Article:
The Eurasian otter is one of Britain’s most elusive mammals, but is actually present in every county in the UK.
Otters are part of the “mustelid” family, which also includes stoats, weasels and badgers. While we might think of the otter as a British species, Eurasian otters live across Europe and Asia, as well as parts of Africa and as far as South Korea! They are nocturnal, primarily active at night – although you may be lucky to see an otter in the daytime, especially in winter as they are forced to extend their hours of activity due to the scarcity of food and fewer hours of light.
They live in semi-aquatic environments such as lakes and rivers, and make their homes close by in banks and holes called “holts”. They can also be found in coastal environments and islands, taking advantage of abundant food on the foreshore and intertidal zone. These otters are tied to freshwater pools, however, as they need to wash the saltwater from their coats to keep it water resistant.
Otters suffered extensively from the increase in the use of agricultural pesticides in the 20th century, reducing their numbers dramatically and confining their habitat to the fringes of the UK. But a ban on these chemicals in the 1970s and extensive cleanup efforts in British waters allowed their numbers to recover. They now have direct legal protection in the UK and appear to be extending their ranges and increasing their numbers nationwide.
Otters have been present and breeding at Loch of the Lowes since the early 1990s, with clear signs and sightings for many years since then. Most recently, staff at the reserve have observed the presence of a family group of otters living in the loch – a female and two otter cubs between 3-4 months of age according to their size. The photo below shows the difference in size between the mother and one of her cubs.
Once otters have paired up and mated (usually no more than a few days of courtship) they go their separate ways. Roughly two months later, cubs are born and rely on their mothers to feed them until they are three months old. When they reach this stage, they start to enter water and learn to swim, hunt and play. Juvenile otters will stay with their mother until they are 8-12 months old, at which point they are able to live independently. The family group at Lowes have exhibited signs of playing and learning to swim – we hope to see their regular presence at the loch for the rest of the year!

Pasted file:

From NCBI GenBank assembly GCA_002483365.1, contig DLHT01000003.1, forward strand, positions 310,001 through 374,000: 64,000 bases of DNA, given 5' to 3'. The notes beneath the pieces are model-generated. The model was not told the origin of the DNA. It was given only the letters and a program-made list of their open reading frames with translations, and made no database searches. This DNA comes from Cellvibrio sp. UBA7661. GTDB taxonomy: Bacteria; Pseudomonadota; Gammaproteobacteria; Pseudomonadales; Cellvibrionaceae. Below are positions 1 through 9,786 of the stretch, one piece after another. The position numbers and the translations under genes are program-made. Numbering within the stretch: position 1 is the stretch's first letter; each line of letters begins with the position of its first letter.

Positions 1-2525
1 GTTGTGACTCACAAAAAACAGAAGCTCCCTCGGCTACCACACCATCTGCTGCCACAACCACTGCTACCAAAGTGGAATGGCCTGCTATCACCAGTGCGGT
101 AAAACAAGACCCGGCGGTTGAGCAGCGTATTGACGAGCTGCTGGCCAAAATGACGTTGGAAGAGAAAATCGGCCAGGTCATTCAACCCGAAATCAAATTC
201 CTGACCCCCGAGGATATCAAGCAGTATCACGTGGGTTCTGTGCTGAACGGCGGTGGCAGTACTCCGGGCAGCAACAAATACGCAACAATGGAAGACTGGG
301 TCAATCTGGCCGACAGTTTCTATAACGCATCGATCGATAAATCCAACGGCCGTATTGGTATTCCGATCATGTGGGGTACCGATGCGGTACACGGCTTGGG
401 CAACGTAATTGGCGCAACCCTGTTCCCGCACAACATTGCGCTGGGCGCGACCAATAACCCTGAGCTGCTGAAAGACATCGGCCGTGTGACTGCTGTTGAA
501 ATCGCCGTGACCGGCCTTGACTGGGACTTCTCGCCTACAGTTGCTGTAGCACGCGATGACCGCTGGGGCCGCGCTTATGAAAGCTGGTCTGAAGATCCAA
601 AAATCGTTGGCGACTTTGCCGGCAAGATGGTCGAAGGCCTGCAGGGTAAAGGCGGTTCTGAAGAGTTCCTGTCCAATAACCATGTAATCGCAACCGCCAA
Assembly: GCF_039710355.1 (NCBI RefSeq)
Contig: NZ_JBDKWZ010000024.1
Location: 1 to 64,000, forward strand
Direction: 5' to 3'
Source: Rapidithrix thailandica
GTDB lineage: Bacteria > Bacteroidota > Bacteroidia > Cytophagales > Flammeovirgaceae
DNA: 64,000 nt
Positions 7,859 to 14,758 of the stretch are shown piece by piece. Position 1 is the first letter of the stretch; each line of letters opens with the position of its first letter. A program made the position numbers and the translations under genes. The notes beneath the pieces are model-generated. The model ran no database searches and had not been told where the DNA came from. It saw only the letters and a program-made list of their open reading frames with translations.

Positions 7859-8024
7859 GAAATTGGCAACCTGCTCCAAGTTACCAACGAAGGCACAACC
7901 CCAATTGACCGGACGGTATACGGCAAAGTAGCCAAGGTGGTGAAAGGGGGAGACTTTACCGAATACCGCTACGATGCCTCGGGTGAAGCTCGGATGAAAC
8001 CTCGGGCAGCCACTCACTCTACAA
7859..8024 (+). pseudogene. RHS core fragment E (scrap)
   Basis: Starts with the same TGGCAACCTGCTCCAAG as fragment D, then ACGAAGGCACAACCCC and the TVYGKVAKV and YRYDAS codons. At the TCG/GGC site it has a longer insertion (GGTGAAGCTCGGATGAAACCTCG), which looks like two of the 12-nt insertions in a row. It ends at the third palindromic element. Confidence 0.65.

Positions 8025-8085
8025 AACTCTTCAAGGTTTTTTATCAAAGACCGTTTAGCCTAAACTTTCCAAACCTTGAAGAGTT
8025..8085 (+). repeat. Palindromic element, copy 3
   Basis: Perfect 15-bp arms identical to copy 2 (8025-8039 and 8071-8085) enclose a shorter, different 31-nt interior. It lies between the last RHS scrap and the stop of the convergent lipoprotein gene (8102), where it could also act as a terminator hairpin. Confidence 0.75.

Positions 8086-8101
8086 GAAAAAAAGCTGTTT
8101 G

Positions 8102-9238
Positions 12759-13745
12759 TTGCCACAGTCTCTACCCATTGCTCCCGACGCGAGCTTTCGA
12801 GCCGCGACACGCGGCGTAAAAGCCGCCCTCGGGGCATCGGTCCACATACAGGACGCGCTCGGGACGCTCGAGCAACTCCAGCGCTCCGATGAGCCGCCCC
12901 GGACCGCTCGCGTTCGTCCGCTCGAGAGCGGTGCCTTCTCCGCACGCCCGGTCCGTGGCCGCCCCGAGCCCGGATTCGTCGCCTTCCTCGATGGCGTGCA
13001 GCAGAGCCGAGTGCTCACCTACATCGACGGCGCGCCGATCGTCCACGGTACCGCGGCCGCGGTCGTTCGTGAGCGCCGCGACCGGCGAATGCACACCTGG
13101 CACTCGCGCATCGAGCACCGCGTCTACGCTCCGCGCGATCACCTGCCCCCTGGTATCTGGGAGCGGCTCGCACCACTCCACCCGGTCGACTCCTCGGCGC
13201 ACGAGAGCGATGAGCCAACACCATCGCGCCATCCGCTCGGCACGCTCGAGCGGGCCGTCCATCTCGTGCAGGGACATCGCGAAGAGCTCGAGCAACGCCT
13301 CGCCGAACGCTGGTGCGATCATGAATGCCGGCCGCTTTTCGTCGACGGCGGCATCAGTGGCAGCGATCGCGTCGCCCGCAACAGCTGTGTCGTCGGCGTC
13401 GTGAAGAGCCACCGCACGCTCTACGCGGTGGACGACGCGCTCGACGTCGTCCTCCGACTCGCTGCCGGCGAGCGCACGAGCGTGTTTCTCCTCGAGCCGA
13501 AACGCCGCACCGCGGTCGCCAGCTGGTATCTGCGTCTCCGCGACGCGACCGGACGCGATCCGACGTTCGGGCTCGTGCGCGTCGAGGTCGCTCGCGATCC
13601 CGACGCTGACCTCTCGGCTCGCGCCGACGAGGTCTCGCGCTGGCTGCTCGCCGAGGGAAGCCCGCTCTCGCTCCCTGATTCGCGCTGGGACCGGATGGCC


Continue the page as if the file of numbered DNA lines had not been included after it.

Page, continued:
Male otters have also been observed, both by evidence of their activity in the form of droppings along the shoreline (known as spraint), tracks, camera footage and sightings! Mature males tend to be solitary, living and hunting within stretches of water bodies. Below is a video of a male otter captured in front of the osprey hide on the loch just after dawn.
Otters eat mostly fish, but will also catch small mammals, amphibians and birds if necessary. They will attempt to catch the easiest sort of prey in their habitat, which often entails the slower moving species of fish such as eels. Their senses are well attuned to catching prey underwater, with good short-distance eyesight, hearing, smell and long whiskers to sense movement in the water.
They “spraint” in conspicuous locations to indicate to other otters the boundaries of their territory. Fresh otter spraint is black, tarry and composed of mostly fish bones, with a not unpleasant smell described as reminiscent of jasmine tea. Below is a collection of footage of solitary adult otters – males can sometimes be distinguished from lone females because they are slightly larger but considerably stockier and heavier.
The otters at Loch of the Lowes are being closely monitored and all at the reserve are looking forward to observing their movements over the coming months.
Andy and Johnny
Species Protection Officers
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The Eurasian otter is one of Britain’s most elusive mammals, but is actually present in every county in the UK. Otters are part of the “mustelid” family, which also includes …